The Love Song of J. Alfred Prufrock

S’io credesse che mia risposta fosse
A persona che mai tornasse al mondo,
Questa fiamma staria senza piu scosse.
Ma percioche giammai di questo fondo
Non torno vivo alcun, s’i’odo il vero,
Senza tema d’infamia ti rispondo.

Let us go then, you and I,
When the evening is spread out against the sky
Like a patient etherized upon a table;
Let us go, through certain half-deserted streets,
The muttering retreats
Of restless nights in one-night cheap hotels
And sawdust restaurants with oyster-shells:
Streets that follow like a tedious argument
Of insidious intent
To lead you to an overwhelming question …
Oh, do not ask, “What is it?”
Let us go and make our visit.

In the room the women come and go
Talking of Michelangelo.

The yellow fog that rubs its back upon the window-panes,
The yellow smoke that rubs its muzzle on the window-panes,
Licked its tongue into the corners of the evening,
Lingered upon the pools that stand in drains,
Let fall upon its back the soot that falls from chimneys,
Slipped by the terrace, made a sudden leap,
And seeing that it was a soft October night,
Curled once about the house, and fell asleep.

A love poem by a modern poet, e.e. cummings. I selected this as a reading at my daughter’s wedding, and she agreed it was perfect! That was more than two decades ago, and the love remains.

[i carry your heart with me(i carry it in]

i carry your heart with me(i carry it in
my heart)i am never without it(anywhere
i go you go,my dear;and whatever is done
by only me is your doing,my darling)

i fear
no fate(for you are my fate,my sweet)i want
no world(for beautiful you are my world,my true)
and it’s you are whatever a moon has always meant
and whatever a sun will always sing is you

here is the deepest secret nobody knows
(here is the root of the root and the bud of the bud
and the sky of the sky of a tree called life;which grows
higher than soul can hope or mind can hide)
and this is the wonder that’s keeping the stars apart

i carry your heart(i carry it in my heart)

Finally (for the purpose of this post, not my last favorite), a nonsense poem written by Lewis Carroll. My daughter memorized it for school in about 5th grade, and I learned it right along with her. I still remember parts from memory, but not all.

Whether or not Carroll was taking drugs at the time it was written is up for debate. I think not.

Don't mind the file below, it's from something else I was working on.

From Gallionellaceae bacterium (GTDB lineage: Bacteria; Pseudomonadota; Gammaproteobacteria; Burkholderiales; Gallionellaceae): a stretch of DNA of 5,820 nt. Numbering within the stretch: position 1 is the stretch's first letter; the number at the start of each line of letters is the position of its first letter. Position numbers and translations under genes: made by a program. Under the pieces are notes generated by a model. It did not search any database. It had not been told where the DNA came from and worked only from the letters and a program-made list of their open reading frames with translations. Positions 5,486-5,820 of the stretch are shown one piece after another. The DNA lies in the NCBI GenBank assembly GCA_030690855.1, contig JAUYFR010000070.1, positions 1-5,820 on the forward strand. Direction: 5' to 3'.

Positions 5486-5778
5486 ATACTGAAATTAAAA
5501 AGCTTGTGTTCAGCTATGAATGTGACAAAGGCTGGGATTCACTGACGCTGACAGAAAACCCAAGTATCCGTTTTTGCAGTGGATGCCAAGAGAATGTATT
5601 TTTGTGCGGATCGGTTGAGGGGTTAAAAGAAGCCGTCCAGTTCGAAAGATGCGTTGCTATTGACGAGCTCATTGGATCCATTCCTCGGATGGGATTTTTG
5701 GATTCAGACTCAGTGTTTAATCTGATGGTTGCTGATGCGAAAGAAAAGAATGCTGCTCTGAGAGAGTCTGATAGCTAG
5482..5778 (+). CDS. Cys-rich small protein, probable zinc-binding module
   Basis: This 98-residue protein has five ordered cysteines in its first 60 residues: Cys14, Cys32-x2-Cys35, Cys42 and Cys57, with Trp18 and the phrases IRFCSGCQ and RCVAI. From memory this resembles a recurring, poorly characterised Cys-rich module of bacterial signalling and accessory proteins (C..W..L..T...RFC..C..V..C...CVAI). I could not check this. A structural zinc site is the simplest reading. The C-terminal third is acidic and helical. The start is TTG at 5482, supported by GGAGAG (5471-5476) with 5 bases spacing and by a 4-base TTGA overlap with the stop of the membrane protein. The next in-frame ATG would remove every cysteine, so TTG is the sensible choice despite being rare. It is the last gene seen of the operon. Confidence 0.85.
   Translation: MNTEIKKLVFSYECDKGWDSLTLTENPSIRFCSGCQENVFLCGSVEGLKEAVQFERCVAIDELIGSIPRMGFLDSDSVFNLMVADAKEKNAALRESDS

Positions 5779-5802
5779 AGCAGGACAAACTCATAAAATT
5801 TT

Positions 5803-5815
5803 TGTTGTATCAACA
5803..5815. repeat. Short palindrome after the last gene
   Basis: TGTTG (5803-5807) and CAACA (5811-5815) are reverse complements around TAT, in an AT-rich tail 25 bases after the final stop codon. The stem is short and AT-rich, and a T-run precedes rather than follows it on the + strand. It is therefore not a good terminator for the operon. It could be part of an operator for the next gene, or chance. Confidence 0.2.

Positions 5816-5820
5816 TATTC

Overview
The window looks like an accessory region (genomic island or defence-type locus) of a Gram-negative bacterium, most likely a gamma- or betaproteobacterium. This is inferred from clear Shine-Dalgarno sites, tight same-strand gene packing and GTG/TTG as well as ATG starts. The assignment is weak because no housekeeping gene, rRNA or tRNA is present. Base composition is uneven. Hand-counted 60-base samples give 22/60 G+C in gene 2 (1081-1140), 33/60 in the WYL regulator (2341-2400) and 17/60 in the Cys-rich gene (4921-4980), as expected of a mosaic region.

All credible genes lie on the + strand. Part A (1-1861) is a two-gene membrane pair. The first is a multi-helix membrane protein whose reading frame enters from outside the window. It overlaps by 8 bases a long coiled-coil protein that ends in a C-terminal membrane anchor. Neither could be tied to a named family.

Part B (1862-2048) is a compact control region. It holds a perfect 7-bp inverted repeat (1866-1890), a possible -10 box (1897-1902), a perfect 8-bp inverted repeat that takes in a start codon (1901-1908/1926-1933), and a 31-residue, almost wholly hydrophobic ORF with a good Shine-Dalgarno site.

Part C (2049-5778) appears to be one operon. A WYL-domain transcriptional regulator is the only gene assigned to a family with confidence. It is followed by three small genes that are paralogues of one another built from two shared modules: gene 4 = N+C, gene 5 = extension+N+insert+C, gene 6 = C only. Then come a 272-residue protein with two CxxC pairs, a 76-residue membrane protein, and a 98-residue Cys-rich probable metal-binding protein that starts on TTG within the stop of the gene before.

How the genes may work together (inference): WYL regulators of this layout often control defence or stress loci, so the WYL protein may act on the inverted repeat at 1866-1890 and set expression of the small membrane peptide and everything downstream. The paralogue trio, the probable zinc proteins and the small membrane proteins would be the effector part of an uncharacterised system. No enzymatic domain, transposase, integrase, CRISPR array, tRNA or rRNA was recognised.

According to Wikipedia, this nonsense poem may have been partly inspired by The Lambton Worm, a legend from County Durham in North East England in the UK. The story takes place around the River Wear, and is one of the area’s most famous pieces of folklore.


‘Twas brillig, and the slithy toves
Did gyre and gimble in the wabe:
All mimsy were the borogoves,
And the mome raths outgrabe.

‘Beware the Jabberwock, my son!
The jaws that bite, the claws that catch!
Beware the Jubjub bird, and shun
The frumious Bandersnatch!’

He took his vorpal sword in hand:
Long time the manxome foe he sought —
So rested he by the Tumtum tree,
And stood a while in thought.

And, as in uffish thought he stood,
The Jabberwock, with eyes of flame,
Came whiffling through the tulgey wood,
And burbled as it came!

One two! One two! And through and through
The vorpal blade went snicker-snack!
He left it dead, and with its head
He went galumphing back.

‘And hast thou slain the Jabberwock?
Come to my arms, my beamish boy!
Oh frabjous day! Callooh! Callay!’
He chortled in his joy.

‘Twas brillig, and the slithy toves
Did gyre and gimble in the wabe:
All mimsy were the borogoves,
And the mome raths outgrabe.


This entry was posted in Poetry, The Culture, Uncategorized. Bookmark the permalink.

6 Responses to My favorite poems

  1. czarina33 says:

    Mama and I loved this one by eye Cummings

    in Just-]
    in Just-
    spring when the world is mud-
    luscious the little
    lame balloonman

    whistles far and wee

    and eddieandbill come